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The religious and social correlates of Muslim identity: an empirical enquiry into religification among male adolescents in the UK
Professor Leslie J. Francis & Ursula McKenna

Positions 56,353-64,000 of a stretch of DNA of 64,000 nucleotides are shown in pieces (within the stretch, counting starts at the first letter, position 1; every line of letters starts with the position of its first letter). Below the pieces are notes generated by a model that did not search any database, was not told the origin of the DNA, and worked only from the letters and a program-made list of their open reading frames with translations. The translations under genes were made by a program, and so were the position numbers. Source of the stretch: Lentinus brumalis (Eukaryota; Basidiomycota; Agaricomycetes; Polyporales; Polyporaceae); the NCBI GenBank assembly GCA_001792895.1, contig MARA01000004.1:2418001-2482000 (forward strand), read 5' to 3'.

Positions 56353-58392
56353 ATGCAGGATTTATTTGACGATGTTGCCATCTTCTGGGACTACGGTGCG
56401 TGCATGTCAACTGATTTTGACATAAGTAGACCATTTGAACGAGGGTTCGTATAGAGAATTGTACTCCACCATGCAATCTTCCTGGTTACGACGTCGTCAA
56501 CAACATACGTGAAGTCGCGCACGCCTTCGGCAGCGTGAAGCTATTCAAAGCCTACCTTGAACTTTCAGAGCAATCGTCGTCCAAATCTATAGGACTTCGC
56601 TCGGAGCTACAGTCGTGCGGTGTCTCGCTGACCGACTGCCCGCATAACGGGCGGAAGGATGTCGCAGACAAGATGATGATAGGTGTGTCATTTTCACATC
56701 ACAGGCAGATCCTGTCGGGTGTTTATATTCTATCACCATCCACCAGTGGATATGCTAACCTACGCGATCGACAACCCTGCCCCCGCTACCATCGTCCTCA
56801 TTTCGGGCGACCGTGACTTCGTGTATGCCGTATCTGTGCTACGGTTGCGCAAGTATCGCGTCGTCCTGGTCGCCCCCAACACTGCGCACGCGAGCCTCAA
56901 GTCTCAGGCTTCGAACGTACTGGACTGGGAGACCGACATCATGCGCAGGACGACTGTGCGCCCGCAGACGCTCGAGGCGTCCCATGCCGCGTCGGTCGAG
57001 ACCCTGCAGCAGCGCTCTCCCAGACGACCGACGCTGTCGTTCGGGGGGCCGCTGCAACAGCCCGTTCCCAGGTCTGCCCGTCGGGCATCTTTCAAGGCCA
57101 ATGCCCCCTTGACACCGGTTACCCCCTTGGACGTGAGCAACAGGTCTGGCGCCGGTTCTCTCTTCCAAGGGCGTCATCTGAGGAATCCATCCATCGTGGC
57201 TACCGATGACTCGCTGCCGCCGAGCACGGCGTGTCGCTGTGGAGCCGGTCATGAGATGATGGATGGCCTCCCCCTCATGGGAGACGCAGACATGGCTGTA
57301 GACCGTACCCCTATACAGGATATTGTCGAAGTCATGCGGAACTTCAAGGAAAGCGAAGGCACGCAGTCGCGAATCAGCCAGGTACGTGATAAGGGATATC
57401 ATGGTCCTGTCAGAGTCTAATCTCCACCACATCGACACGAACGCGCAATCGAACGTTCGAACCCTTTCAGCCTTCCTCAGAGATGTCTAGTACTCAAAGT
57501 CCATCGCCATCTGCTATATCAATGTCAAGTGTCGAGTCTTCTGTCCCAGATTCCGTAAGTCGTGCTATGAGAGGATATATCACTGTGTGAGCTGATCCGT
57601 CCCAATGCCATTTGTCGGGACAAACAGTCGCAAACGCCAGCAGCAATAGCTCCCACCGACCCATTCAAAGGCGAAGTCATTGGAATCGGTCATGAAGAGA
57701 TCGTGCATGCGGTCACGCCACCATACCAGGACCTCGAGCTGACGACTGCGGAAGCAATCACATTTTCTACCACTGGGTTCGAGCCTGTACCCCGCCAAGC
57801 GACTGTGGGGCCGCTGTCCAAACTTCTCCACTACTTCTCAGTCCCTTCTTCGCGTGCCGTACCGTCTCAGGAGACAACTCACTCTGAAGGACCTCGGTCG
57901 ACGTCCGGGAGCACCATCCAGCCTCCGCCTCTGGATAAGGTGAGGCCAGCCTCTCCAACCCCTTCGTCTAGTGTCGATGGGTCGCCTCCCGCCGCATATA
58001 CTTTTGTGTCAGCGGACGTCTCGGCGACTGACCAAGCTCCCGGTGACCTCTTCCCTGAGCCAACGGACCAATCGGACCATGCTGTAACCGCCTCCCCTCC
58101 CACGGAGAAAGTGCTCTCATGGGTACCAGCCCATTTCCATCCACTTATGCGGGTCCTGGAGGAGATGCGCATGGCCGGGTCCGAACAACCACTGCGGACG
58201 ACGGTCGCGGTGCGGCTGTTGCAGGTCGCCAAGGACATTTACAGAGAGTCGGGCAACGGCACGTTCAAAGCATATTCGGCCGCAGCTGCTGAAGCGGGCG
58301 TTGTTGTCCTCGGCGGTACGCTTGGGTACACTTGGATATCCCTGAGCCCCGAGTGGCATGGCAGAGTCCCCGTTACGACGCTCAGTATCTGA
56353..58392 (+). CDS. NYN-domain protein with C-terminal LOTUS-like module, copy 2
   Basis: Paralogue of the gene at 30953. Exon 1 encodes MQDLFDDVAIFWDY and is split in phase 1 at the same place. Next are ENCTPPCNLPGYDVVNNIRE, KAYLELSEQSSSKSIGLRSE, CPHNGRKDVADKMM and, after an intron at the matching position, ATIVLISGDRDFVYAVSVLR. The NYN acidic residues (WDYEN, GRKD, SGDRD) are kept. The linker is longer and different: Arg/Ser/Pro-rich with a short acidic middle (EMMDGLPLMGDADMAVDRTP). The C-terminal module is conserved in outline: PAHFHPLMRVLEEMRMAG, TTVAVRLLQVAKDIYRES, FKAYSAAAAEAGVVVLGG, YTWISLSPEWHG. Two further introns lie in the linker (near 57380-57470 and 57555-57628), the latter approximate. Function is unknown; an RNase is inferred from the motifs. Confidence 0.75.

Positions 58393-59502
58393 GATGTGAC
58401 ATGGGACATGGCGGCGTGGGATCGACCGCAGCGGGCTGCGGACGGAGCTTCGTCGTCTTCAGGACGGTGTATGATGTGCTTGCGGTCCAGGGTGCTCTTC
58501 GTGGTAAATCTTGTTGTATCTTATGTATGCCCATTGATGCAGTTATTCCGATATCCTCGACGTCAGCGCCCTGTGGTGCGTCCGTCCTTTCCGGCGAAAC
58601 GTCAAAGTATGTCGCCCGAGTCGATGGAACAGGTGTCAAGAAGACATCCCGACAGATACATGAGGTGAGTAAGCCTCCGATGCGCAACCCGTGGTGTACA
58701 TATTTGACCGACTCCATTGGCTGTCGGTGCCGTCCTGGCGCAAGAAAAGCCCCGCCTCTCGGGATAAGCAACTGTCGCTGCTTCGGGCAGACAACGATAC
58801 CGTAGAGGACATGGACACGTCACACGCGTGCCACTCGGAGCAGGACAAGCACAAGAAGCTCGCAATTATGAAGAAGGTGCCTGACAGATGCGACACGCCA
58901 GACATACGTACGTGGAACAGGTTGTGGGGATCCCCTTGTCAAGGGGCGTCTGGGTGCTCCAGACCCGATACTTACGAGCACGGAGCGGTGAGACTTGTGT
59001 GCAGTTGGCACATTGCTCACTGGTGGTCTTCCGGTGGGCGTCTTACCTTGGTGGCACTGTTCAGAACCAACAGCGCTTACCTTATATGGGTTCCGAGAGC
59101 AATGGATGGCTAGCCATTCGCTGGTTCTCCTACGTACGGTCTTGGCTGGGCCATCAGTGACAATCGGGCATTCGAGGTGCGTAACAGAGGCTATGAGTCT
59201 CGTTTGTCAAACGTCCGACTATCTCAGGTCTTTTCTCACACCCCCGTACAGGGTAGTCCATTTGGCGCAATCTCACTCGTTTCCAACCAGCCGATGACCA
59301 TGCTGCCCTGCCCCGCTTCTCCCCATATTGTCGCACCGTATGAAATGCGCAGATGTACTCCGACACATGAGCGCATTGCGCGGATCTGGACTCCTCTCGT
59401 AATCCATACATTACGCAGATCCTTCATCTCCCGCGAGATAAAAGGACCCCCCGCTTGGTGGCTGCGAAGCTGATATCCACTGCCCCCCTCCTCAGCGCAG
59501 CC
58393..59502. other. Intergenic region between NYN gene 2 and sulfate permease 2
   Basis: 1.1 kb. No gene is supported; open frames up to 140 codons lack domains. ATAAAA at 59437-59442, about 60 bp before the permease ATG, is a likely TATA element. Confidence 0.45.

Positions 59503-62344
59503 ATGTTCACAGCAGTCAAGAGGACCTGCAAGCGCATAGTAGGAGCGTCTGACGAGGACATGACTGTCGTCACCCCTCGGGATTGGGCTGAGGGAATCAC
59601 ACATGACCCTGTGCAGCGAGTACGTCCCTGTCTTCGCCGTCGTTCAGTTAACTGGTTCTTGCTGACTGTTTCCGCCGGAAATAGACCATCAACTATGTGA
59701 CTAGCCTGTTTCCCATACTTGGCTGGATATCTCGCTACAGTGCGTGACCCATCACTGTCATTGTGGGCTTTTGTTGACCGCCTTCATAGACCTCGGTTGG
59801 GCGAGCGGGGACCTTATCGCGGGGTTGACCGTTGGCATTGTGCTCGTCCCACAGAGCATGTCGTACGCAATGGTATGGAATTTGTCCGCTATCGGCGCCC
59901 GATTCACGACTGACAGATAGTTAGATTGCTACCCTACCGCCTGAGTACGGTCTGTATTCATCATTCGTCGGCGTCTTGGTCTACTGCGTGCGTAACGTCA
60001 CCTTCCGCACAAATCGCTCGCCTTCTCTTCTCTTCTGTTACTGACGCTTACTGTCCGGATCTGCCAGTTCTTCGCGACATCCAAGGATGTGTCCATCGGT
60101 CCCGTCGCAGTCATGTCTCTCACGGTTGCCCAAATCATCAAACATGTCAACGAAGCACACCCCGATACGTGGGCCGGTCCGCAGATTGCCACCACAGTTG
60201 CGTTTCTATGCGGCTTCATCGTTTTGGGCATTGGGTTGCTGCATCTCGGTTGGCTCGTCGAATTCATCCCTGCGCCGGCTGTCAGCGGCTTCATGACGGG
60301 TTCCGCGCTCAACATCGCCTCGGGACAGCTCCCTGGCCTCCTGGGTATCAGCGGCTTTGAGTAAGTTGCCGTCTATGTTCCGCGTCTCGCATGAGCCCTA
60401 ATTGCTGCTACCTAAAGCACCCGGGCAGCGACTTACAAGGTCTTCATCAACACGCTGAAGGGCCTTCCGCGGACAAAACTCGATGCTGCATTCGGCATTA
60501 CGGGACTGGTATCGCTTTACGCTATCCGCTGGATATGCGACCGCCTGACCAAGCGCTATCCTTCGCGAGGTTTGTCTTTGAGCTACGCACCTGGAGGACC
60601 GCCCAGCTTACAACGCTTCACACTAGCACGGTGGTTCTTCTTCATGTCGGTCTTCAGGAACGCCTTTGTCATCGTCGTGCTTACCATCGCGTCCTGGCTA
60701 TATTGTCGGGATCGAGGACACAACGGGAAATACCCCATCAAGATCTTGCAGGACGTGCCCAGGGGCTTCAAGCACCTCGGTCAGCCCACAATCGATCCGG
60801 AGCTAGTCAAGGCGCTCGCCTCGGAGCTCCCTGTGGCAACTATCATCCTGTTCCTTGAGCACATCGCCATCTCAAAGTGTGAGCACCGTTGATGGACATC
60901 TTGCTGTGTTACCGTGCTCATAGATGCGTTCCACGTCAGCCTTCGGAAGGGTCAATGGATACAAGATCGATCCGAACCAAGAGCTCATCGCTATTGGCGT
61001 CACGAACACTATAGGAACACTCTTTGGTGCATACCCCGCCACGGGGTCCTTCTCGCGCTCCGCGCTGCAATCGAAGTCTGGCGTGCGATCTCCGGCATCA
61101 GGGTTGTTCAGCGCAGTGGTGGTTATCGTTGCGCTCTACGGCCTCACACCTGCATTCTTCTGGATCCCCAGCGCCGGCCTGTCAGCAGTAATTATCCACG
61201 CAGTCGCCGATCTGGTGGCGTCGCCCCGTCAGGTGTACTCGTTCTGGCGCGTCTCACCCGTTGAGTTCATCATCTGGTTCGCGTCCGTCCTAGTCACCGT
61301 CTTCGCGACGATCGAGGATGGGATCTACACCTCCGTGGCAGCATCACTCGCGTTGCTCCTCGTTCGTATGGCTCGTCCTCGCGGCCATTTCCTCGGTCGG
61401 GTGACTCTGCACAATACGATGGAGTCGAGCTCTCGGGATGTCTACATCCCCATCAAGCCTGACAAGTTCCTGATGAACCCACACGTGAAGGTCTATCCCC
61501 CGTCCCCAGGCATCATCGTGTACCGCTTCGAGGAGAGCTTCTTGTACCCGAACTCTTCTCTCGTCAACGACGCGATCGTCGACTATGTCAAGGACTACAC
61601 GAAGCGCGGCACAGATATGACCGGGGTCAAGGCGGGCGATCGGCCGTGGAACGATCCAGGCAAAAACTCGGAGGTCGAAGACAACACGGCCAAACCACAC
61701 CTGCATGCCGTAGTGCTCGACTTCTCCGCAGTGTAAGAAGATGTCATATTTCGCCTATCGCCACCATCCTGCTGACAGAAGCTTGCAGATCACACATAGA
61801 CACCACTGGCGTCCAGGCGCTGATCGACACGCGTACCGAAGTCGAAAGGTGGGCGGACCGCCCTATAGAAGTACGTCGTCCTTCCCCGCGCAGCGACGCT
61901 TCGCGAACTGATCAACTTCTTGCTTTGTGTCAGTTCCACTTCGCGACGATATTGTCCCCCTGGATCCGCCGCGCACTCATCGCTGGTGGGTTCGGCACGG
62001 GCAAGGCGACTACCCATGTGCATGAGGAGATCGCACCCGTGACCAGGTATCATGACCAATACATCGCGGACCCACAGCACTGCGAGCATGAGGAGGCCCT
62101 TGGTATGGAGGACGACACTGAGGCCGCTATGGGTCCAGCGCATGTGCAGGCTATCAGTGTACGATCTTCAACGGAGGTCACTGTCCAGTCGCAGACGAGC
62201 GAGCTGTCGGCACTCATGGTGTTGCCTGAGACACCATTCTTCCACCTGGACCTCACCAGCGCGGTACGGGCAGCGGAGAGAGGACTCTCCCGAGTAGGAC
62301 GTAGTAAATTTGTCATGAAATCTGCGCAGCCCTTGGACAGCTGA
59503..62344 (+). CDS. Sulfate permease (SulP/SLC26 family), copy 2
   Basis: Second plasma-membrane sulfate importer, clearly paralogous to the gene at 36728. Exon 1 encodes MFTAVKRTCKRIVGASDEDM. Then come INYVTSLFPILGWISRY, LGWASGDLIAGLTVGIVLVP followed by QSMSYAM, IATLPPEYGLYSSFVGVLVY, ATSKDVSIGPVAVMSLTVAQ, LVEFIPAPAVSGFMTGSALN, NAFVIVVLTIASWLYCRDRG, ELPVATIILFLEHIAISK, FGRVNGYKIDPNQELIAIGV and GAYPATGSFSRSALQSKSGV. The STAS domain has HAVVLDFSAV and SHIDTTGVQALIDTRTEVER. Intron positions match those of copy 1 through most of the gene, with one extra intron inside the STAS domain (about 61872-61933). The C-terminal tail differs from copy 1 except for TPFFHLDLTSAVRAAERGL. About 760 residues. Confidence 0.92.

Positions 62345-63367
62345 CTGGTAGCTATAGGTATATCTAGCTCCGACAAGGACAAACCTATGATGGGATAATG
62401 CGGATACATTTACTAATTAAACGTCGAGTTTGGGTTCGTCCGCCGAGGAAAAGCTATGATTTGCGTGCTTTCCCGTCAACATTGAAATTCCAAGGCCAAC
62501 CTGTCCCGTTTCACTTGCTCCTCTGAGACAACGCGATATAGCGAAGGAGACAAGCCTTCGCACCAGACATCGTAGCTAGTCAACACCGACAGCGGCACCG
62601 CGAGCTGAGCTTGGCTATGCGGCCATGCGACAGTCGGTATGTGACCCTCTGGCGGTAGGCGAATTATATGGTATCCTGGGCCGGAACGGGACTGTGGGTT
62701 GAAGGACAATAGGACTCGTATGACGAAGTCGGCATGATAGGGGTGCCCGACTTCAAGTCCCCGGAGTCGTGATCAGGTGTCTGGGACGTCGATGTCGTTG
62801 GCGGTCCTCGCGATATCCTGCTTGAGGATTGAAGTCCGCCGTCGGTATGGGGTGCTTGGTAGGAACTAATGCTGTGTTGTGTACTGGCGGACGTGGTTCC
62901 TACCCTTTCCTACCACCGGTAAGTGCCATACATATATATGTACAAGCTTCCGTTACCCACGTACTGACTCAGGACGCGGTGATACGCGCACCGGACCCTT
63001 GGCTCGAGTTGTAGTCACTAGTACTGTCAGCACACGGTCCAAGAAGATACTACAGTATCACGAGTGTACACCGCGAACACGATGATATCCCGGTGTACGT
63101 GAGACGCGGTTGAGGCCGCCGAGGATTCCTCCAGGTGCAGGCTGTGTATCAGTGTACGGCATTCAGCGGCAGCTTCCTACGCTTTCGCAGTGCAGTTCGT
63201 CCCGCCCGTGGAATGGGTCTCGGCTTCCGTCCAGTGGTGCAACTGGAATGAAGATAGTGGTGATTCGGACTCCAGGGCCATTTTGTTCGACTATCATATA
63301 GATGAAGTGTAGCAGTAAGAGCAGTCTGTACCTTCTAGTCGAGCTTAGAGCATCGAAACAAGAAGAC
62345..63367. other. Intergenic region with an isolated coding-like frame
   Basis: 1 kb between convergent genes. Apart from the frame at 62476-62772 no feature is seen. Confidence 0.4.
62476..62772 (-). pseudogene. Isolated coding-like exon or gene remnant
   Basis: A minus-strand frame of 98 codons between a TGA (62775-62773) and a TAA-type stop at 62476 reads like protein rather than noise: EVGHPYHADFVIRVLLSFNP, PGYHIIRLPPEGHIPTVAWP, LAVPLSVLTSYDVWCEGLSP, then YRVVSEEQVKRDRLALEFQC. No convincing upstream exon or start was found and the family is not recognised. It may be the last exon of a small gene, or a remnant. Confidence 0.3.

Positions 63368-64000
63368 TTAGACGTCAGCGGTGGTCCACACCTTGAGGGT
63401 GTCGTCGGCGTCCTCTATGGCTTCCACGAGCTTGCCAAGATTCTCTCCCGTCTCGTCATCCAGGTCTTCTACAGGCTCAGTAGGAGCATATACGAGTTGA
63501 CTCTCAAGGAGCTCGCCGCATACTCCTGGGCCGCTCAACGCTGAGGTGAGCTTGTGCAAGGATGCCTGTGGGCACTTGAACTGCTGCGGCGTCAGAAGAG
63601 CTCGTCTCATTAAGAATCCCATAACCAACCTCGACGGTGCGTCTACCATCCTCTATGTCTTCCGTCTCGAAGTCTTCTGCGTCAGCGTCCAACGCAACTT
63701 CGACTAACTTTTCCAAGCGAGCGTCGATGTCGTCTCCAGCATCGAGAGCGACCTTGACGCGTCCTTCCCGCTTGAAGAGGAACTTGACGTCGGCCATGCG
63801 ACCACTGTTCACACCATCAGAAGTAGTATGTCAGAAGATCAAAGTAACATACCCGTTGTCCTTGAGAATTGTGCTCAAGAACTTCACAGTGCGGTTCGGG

“… For the first time in 2001 the Census for England and Wales included a question on religious identity. The campaign for the inclusion of this question was largely pioneered by the Muslim community who argued that religious identity was a more significant indicator of social and public significance than ethnicity. This paper tests the thesis that Muslim identity predicts distinctive values of public and social significance among male adolescents (13–15 years of age) who participated in a survey conducted across the four nations of the United Kingdom. From the 11,870 participants in the survey the present analysis compares the responses of 158 male students who self-identified as Muslim with the responses of 1932 male students who self-identified as religiously unaffiliated. Comparisons are drawn across two domains defined as religiosity and as social values. The data demonstrated that for these male adolescents self-identification as Muslim encased a distinctive profile in terms both of religiosity and social values.”
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